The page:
Tue 7/29 - Paris Disneyland

Step count: 19,197

Awake 6:30. Breakfast of yogurt and muesli in room, comme d'habitude. Got out of there at 7:30, intending to pick up a sandwich on the way to the train station, but the sandwich place Kate was looking for wasn't where she thought it was, or maybe not open yet. Plowed ahead to train station, bought tickets, caught correct train (thanks to a website which explained how you need to look at the display for a yellow light by the station you're heading to). Arrived Disney over an hour before 10:00 park opening, with printed-at-home tickets in hand -- probably earlier than necessary.

In any case, we were among the first into the Disney Studios park when the turnstiles opened at 9:30, and proceeded straight to new Ratatouille ride... where we waited behind a rope until about 10:15. The ride opening was apparently delayed due to mechanical issues. When it finally did open we sprinted through a long long queue ("they're helping us imagine we're rats!") and then right onto the ride. A delightful combination of 3-D video, trackless "rat" vehicles, smells, heat, mechanical effects, water. Not quite as mindblowing as Universal's Spider-Man ride but definitely fun and charming. By the time we got out there was an 85-minute wait and they were handing out FastPasses for 4pm.

Went from there to Tower of Terror... 30-minute wait, we waited, it was worth it. We have now ridden the Tower of Terror in California, Florida, Tokyo, and Paris; it's one of my favorite rides anywhere. The only other thing we were interested in at the Disney Studios park was "Stitch Live!" and only if the timing worked. When we found that the next English show was in 19 minutes, we decided to do that. It was fun and silly, a live interactive show similar to Turtle Talk with Crush -- basically puppetry with a realtime computer-generated video character instead of a puppet. I would love to know what the operator's control interface is like. Had a sandwich at half-empty cafeteria. It was okay (and jammed restaurants at Disneyland park later showed that we made the right call to eat in the Studios).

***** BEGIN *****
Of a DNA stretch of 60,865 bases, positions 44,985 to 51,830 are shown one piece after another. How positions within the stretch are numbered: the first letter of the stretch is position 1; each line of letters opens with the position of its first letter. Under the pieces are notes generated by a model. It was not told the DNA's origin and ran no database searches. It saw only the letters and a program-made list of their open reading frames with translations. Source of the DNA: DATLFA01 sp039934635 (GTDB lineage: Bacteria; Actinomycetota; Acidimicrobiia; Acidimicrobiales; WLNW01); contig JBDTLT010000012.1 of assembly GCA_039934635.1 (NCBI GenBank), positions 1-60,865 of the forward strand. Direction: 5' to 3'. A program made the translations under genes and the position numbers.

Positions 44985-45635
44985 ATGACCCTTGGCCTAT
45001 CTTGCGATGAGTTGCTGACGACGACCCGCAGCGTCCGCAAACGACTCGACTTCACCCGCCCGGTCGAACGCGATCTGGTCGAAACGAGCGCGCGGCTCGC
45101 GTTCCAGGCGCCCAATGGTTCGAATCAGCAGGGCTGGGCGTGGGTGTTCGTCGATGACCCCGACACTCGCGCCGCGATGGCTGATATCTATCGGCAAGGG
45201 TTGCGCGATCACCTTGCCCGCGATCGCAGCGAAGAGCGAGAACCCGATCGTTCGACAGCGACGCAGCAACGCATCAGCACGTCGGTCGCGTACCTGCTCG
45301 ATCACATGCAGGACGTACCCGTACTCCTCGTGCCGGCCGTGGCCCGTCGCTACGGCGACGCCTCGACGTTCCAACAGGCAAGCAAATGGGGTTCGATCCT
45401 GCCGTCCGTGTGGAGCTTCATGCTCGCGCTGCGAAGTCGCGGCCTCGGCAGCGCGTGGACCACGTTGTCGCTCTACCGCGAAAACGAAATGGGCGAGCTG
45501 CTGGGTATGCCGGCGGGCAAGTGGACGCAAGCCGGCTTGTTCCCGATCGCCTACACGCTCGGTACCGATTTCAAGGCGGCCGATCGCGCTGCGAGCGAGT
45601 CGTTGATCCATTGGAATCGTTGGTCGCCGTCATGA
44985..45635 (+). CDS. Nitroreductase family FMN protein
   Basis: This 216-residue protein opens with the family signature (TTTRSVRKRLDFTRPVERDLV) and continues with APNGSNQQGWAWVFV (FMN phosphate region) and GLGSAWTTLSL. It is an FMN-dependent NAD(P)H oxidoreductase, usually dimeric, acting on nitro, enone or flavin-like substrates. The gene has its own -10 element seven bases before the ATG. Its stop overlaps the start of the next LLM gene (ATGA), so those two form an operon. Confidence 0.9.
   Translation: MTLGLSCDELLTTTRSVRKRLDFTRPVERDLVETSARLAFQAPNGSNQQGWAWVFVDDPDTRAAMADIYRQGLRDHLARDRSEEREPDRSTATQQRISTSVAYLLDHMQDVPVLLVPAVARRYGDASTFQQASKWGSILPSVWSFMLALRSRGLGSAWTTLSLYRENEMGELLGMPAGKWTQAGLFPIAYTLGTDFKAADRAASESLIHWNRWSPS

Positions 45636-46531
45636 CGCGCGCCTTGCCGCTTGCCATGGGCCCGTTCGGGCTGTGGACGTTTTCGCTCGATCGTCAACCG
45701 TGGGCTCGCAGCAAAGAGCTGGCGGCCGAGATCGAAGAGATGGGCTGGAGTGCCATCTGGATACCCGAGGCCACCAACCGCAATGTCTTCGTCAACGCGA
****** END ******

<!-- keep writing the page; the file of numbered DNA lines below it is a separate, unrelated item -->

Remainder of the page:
After lunch, headed over to Disneyland park. The park was beautiful from the entrance and everywhere inside, much nicer than the Studios, really much better theming than just about anywhere else I've been other than Animal Kingdom or DisneySea. First stop was Buzz Lightyear for FastPasses, a frustrating experience: inexperienced guests, machines with poor signage that failed to read guests' tickets, no help from cast members. Somehow did get my passes but I'm not sure how. Then walked through the Nautilus display, quite cool but over too quickly. There was only a 5-minute wait on Space Mountain then, so I did that while Kate chilled on a bench. I would have enjoyed it more if I'd remembered my Croakies, also it gave me a headache, but fun. Walked through Sleeping Beauty display. Looked for a place to sit and have a drink, but Gepetto restaurant was mobbed and most food stands were shut (one disadvantage of the relatively non-crowded park on a rainy Tuesday in July) so we just had some water. Then we did Buzz Lightyear, which was just the same as in the other parks -- still fun. Then Pirates of the Caribbean: the best version of the ride I've seen, but the worst-behaved and most poorly managed crowd. Finally the Phantom Manor -- not the same as the other Haunted Manors, with no punches pulled! You descend into the grave and everything.